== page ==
Which gets to the heart of my major complaint with DeLoach. DeLoach has good schemes and has proven he is still a competent defensive coordinator, but is he still the great one he used to be or has that moment passed? This unit is solid, but I keep waiting for them to take the next step and more and more it appears the limiting factor on how good this defense can be may actually be DeLoach.
He clearly can communicate his vision to his players. He can bark at them and get their attention and demand their focus at times, but this was another game where DeLoach curiously squirreling away players with specific unique talents probably cost the team.
It reminds me of watching a grandmother hiding food all over her house in case of some hugely unlikely disaster and then forgetting where she put it all. It is very disturbing. It needs to stop.
Graham, a former NJCAA Defensive Player of the Year at linebacker, is a guy who forced his way into the linebacker rotation early this season due to his ability to cover ground and his great instincts and timing vs. the pass. He is absolutely dynamite at reading a quarterbacks' eyes and can cover. He was splitting time at linebacker before we lost safety DaWaylon Cook.
He made a great play breaking up a pass in the end zone vs. Rice that few other players on this roster would make.
If a game ever screamed for Graham it was this one.
Q: Why did he not work heavily into the linebacker rotation vs. ULL?
A: Because we need a backup safety on the bench in case of injury.
This thought process is killing UNT just as much as special teams. You can't bury guys with specific rare skill sets to protect "rare scenario" depth.
Graham is a three-star recruit who was challenging for a starting linebacker job before the Cook injury occurred. Now he is on the bench while our linebackers are being picked apart vs. the pass?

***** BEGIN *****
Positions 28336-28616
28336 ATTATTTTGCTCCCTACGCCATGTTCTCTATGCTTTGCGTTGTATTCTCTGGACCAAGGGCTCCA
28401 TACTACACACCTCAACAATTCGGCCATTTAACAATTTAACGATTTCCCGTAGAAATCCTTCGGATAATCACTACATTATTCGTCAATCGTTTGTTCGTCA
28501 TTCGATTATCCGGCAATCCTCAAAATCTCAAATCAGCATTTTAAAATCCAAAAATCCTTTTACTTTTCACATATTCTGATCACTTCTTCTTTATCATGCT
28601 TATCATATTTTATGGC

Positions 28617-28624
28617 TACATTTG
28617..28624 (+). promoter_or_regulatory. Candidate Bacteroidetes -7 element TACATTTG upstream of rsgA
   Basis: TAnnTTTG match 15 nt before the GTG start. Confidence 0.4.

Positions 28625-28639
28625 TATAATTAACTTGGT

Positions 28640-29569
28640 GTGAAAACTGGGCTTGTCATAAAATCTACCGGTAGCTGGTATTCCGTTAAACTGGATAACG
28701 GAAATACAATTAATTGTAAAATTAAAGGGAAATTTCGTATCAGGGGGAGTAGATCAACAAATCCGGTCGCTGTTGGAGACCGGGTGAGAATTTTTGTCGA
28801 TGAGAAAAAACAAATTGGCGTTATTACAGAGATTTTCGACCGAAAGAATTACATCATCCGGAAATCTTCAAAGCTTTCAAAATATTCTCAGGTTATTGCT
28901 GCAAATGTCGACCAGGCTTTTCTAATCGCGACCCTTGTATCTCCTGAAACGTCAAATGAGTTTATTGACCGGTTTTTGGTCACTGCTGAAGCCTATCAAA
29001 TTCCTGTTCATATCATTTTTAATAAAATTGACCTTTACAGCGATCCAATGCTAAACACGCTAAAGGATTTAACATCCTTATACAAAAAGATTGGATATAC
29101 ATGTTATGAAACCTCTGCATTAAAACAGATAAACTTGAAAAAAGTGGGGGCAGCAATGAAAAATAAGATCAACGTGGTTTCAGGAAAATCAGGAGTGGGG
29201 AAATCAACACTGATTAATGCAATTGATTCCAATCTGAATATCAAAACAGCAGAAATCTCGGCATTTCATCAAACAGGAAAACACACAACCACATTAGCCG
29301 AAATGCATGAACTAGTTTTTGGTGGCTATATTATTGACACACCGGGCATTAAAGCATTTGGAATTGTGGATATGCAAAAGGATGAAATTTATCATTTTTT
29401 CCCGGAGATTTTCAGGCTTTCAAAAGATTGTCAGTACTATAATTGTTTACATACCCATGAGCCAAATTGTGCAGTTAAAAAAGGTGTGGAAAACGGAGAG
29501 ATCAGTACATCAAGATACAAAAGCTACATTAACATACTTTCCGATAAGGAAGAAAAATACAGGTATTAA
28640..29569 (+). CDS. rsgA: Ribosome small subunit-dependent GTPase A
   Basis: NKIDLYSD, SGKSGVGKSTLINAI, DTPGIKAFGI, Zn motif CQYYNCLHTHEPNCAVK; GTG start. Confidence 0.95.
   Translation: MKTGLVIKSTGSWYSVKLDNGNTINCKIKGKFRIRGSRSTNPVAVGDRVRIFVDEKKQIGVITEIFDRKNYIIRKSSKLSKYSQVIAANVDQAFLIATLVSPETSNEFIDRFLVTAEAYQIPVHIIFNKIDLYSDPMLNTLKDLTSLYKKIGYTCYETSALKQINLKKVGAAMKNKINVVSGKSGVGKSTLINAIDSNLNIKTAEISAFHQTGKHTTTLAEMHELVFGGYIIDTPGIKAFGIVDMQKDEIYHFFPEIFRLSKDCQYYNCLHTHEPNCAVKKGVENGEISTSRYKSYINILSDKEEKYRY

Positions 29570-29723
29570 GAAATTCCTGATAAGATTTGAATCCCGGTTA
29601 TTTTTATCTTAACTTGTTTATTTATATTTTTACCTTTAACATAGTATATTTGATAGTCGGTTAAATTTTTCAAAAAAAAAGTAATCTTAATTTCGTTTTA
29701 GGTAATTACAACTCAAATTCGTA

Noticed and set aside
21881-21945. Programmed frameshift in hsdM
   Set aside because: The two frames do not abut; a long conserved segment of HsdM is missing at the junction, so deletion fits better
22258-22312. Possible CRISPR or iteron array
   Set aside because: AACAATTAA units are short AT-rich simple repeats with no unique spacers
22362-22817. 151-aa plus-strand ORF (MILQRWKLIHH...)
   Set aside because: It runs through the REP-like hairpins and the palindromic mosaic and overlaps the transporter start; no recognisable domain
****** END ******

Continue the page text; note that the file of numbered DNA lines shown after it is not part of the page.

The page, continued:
Does that make any sense?
LB Forlando Johnson has an unbelievable first step moving forward. He moves like he is shot out of a gun. In the fall and in the weeks prior to the first game he was mentioned as a possible starter, but now this three-star recruit isn't really in the DeLoach rotation either? On a team with no pass rush?
John Weber must be the worst person to ever step foot on UNT's campus. He must sit in the film sessions with an ipod on listening to music and looking up porn on his laptop. He must show up to practice with a beer in one hand. He must flip the bird at Gary DeLoach each time the team is supposed to do conditioning. He must have felonies against him in every state and be on the national no fly list.
Otherwise I really don't understand how this coaching staff can see a 6-3, 275+ lb DE/DT with 4.85 speed on the bench game after game and not give him a shot rushing the passer. It is not like the guy has no pedigree. He had 8.5 sacks at DE in his last JUCO year and was rated as a 5.4 prospect out of 6.1 by rivals.
Unlike all the other DE's DeLoach has tried at DT, I can buy John Weber there. He flashed a lot of pass rushing ability and looked comfortable at DT when I saw him. I can't wrap my head around why he would not be given a shot as a spot rusher at DT at least with this team's inability to generate a pass rush.
He may be a lazy dude who hasn't earned a starting job...So don't start him!